The gate represents not only Saint Anne, but the bishop's own mother, who was named for the mother of the Blessed Virgin Mary . Bishop Hoeppner wished most of all to represent his late mother and father in his heraldic design. As such, a special homage needed to be made to Saint Joseph of Nazareth, as the husband of the Blessed Virgin Mary was also the patron of the bishop's late father. And so, in this design, the stem or rod of Saint Joseph, common in devotional art, appears to honor both the foster father of the Lord but also the bishop's own late father. To clearly represent that these two images have become one, by virtue of impalement, the stem passes behind the gate, the rod appears below the gate and the
stem and flowers above it. The stem shall be silver. The lily atop the staff, as is proper, is to honor the bishop's paternal heritage. Below the coat of arms appears the bishop's motto:

The Motto - La Lema
The ribbon on which the motto appears is known properly as the banderole . The bishop's motto is to be framed on either side by a golden oak leaf motif. Just as the emerald in the episcopal cross represents the maternal (Irish) heritage of the bishop, so the golden oak leaves represent the bishop's paternal heritage, his father's ancestral bonds to Germany. Until 1870, modern Germany comprised nearly 300 smaller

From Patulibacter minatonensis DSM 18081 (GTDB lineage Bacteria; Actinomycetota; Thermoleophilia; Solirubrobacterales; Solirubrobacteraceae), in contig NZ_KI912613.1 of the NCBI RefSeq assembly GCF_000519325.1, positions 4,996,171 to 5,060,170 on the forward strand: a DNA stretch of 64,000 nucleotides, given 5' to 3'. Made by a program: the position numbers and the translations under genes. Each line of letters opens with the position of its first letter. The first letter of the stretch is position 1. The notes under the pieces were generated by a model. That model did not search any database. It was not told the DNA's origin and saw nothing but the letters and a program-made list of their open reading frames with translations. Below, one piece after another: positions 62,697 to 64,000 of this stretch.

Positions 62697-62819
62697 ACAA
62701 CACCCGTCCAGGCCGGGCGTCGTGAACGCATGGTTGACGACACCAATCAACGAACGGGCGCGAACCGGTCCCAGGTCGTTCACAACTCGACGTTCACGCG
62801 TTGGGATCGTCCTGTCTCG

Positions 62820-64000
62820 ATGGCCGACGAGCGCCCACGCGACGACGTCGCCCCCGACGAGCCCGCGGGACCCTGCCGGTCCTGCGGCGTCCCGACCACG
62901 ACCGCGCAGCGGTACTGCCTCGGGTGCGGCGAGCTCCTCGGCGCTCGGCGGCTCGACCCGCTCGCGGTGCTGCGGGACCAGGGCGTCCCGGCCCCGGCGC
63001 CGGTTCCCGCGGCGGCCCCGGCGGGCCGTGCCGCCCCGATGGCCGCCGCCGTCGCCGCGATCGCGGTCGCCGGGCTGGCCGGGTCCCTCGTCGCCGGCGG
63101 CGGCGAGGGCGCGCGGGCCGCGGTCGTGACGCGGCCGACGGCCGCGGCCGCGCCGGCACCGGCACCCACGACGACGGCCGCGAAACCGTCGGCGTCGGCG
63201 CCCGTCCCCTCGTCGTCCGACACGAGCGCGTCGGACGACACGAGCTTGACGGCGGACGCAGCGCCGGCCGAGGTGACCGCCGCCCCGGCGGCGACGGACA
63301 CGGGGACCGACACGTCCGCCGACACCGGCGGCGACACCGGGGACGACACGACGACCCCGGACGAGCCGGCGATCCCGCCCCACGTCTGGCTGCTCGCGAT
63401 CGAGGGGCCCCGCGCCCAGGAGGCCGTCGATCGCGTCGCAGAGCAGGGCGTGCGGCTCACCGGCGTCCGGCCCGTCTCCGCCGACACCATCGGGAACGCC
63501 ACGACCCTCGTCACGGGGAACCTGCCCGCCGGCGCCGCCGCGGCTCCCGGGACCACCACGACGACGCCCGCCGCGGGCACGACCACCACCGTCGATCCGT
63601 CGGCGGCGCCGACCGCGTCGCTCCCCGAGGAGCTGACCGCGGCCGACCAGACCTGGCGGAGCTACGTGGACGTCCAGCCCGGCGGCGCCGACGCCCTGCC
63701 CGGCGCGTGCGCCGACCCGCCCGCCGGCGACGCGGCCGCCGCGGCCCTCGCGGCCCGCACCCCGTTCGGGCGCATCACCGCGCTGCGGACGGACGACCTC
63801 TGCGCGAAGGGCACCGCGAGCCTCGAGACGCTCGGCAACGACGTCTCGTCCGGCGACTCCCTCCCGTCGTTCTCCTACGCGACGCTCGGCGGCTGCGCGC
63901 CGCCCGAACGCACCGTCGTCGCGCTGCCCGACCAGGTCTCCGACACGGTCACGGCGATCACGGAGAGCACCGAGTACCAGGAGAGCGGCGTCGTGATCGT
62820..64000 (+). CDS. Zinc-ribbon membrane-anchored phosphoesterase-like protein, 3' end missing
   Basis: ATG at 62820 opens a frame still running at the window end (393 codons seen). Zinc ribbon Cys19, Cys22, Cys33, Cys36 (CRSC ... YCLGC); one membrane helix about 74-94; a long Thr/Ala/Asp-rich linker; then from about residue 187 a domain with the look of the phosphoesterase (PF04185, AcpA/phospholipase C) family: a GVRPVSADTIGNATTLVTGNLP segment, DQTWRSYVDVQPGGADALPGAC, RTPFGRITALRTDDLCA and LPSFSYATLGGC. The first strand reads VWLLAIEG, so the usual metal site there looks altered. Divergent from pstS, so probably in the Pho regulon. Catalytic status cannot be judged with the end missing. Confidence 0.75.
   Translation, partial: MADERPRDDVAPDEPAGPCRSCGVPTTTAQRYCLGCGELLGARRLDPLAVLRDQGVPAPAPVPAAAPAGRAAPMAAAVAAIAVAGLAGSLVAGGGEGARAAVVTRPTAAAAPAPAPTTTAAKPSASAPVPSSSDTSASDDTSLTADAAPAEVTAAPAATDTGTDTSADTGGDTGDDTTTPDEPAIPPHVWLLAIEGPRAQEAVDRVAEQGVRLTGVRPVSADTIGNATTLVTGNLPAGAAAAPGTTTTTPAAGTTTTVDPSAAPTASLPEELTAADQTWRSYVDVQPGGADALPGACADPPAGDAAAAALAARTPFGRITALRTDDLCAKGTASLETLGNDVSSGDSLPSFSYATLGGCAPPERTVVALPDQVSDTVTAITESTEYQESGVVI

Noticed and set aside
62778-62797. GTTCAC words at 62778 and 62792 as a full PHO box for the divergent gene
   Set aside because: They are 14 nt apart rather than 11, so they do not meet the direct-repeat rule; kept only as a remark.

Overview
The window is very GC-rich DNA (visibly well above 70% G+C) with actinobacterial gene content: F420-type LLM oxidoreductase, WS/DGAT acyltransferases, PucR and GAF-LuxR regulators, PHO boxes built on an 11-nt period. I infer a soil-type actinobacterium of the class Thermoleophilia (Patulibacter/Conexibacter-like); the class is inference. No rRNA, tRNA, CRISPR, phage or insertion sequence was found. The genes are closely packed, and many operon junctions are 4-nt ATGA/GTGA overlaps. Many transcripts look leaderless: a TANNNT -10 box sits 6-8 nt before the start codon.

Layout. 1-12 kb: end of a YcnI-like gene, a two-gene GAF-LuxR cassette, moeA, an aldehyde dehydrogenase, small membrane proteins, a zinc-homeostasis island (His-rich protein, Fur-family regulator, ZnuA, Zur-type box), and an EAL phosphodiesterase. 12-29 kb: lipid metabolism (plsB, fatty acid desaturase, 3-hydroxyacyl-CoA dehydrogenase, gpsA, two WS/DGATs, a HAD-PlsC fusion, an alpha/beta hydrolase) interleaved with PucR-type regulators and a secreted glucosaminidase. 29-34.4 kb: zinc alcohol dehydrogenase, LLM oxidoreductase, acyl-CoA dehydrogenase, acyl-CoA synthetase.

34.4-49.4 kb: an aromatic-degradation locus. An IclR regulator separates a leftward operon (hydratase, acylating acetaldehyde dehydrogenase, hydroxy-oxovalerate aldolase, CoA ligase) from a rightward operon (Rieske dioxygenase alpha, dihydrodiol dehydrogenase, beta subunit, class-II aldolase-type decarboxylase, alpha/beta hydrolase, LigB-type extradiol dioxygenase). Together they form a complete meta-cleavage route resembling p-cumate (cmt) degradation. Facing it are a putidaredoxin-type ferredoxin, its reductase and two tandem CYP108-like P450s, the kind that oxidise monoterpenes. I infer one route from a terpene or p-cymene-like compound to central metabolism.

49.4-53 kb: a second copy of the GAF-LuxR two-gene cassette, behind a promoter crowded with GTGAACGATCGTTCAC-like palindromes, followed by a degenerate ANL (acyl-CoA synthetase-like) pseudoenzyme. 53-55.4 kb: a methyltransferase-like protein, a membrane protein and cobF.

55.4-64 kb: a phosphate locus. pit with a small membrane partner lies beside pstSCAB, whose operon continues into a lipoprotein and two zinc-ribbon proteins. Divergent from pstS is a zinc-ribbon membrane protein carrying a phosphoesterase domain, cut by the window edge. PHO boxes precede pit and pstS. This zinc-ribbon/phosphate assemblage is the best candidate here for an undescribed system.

kingdoms, principalities and duchies and so no one unified emblem existed. After the unification of Germany happened in 1870, the newly-formed nation's symbols became militaristic and therefore were inappropriate for ecclesiastical heraldry. This was rectified in the 1990s when the post-war division of Germany, East and West, ended.

Thereafter, the newly-unified nation selected the golden oak leaves as one of her symbols of unification. In this spirit, the bishop's father and paternal ancestors are honored in a special commemoration.

The Hat - Galero
The galero (an ecclesiastical hat) is in use today in ecclesiastical heraldry as part of the achievement of the coat of arms of a Roman Catholic prelate. The color of the galero and number of fiocchi (tassels) indicate the cleric's place in the hierarchy. A bishop's galero is green with six tassels per side.
An archbishop's galero is also green but has ten tassels.

Both patriarchs and cardinals have a galero with fifteen tassels; the difference being that a patriarch's is green while the cardinal's is red or scarlet. Popes do not use a galero in their personal coats of arms: rather the Papal Tiara and Keys of Saint Peter are used.

The circular galero surmounts the shield and the processional cross that in heraldry is properly known as the episcopal cross. The interior of the galero is properly rendered in scarlet. Tassels adorn the brim and fall from stylized knots made of cording of the same color.

1200 Memorial Drive  Crookston MN 56716  218-281-4533